by Olivia Mastrosimone
Chromeo, the slick electro-funk duo, made an unexpected return in June with Head Over Heels, the band’s fifth studio album. I can’t seem to find the words that describe how I felt when I heard that Chromeo, the group I had a brief obsession with in ninth grade, was making a comeback. Was it hesitation? Doubt? Maybe just reluctance? Or is it because I now understand that Chromeo just rebranded dance music to make it acceptable for the anti-dance music indie boy market? Or the harrowing idea of revisiting your 2013 self that was only into the band because they collaborated with Ezra Koenig? Any way you slice it, there are plenty of reasons to be fearful of Head Over Heels before you even listen to it. Unfortunately for Chromeo, the album meets and exceeds these expectations– or rather lack thereof.
Chromeo has fallen victim to a mistake many bands that achieved moderate success make after years out of the public eye: “going pop.” Head Over Heels is the result of this identity crisis, an album desperately jam-packed with A-list features and a clean, almost clinical pop sound. But it’s not all bad; the album is well produced for what Chromeo was going for, and with the help of some industry legends, manages to find an accessible but objectively fun sound. However, some tracks seem to be rehashing old tricks. ‘Must’ve Been’ is basically Chromeo’s ‘Get Lucky’– a shining, uncharacteristically pop track with delicious riffs and a big wig featured artist– and “Count Me Out” sounds a little like an ‘Uptown Funk’ from a different dimension. Despite the recent and already slightly played out pop-funk craze, Chromeo released a catchy, bouncy album that is probably best suited for background music at a party.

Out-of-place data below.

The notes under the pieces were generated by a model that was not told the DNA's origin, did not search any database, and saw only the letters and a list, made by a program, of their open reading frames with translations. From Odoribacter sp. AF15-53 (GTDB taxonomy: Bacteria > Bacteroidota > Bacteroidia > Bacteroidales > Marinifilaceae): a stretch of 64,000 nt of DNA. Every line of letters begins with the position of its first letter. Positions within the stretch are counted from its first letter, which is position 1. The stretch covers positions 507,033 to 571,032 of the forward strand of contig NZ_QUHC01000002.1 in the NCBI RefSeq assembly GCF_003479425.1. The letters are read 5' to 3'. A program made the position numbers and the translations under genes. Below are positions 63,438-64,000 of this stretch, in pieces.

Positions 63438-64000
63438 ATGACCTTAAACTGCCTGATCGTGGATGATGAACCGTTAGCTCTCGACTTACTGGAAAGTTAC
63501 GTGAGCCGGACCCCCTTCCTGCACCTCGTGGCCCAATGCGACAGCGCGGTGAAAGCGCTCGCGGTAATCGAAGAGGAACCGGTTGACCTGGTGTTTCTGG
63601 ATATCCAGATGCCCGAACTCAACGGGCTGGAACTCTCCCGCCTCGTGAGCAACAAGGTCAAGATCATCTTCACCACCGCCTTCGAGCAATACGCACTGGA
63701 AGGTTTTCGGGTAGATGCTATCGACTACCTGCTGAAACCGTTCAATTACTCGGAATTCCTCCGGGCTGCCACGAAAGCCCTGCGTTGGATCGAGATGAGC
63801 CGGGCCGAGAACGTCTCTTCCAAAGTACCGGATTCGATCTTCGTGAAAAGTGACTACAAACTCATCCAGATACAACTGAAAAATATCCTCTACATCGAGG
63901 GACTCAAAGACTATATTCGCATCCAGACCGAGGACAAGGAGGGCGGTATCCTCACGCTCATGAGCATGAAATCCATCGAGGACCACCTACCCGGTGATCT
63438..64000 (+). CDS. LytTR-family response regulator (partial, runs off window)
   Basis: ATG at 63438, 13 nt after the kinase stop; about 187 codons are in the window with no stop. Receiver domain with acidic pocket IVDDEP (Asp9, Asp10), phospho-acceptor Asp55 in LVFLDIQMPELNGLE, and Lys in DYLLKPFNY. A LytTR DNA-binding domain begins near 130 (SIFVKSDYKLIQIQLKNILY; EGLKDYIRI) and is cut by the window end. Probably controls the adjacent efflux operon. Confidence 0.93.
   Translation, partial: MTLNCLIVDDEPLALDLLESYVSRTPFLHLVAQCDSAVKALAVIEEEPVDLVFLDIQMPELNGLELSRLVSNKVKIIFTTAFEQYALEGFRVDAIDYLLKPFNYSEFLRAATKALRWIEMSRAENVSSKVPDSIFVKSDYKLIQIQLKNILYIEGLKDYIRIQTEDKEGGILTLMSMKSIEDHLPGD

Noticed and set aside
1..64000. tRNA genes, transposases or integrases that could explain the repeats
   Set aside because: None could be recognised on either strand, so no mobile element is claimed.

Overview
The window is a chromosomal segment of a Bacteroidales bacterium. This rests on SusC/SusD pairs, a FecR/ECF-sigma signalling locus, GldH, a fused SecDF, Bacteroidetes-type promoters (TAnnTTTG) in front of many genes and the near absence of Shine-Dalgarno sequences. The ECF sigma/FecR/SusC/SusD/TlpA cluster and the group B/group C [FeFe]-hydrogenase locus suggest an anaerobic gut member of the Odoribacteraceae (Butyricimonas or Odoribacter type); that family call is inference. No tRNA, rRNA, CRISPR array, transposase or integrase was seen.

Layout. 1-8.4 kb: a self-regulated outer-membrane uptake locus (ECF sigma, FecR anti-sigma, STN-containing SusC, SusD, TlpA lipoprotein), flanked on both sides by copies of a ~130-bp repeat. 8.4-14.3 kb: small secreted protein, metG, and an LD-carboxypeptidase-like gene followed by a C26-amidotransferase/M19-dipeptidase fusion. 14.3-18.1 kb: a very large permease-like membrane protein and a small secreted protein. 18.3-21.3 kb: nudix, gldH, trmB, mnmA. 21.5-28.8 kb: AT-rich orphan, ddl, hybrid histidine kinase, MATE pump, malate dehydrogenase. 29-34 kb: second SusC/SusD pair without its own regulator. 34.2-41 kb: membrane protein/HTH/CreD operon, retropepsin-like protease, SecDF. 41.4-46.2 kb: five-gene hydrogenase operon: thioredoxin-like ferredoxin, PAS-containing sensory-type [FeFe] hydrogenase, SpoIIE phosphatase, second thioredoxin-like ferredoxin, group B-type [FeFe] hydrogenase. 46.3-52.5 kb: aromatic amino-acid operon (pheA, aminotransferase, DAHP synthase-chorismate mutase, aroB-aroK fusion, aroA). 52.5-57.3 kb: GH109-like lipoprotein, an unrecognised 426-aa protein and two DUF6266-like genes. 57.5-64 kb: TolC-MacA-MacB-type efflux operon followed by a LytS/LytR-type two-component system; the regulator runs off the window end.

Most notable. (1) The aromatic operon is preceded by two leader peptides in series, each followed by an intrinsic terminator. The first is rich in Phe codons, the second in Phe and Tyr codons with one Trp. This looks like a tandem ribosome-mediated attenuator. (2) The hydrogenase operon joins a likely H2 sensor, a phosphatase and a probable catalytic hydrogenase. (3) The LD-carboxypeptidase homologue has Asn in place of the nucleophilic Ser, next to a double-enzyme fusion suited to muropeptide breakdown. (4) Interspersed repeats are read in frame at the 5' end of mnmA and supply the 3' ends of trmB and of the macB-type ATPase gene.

Which leads me straight to my next point: Head Over Heels if listenable if you don’t actually listen to it. Probably on the third try, you’ll realize where the album goes wrong. Behind the faux-funk sound and attractive collaborations lie some pretty unsettling stuff. Apparently, Chromeo missed all of the recent news of sexual assault in the entertainment industry or just the whole “not being a jerk” thing. In fact, it seems that Dave-1 and P-Thugg tried to alienate as many listeners as possible, from women to blue collar workers to – did I mention women? Maybe we weren’t looking out for this type of thing in 2014 while we were listening to some of their other hits, like ‘Sexy Socialite’ and ‘Over Your Shoulder.’ But hey, sexism is okay when it’s put over some synthesizers and a slap bass, right? ‘Juice’ is probably Chromeo at their worse: the album’s first single begins with “relationships ain’t a democracy, I’m good if you just stay on top of me.” Talk about a first impression.
Sure, Head Over Heels has some good tracks for a totally crazy high school party or to listen to 30 seconds of before changing the radio station, but that’s not good enough for a band once known for their new and unique sound. If this album teaches us anything, it’s how washed up Chromeo has become. We’re tired of hearing creepy pop songs sung by 40-year-old straight dudes. We’re tired of being bombarded with false 80’s nostalgia (really though, how much more cheesy synthesizers and Netflix original series set in 1985 can we take?). After listening to Head Over Heels, maybe we’re just tired of Chromeo.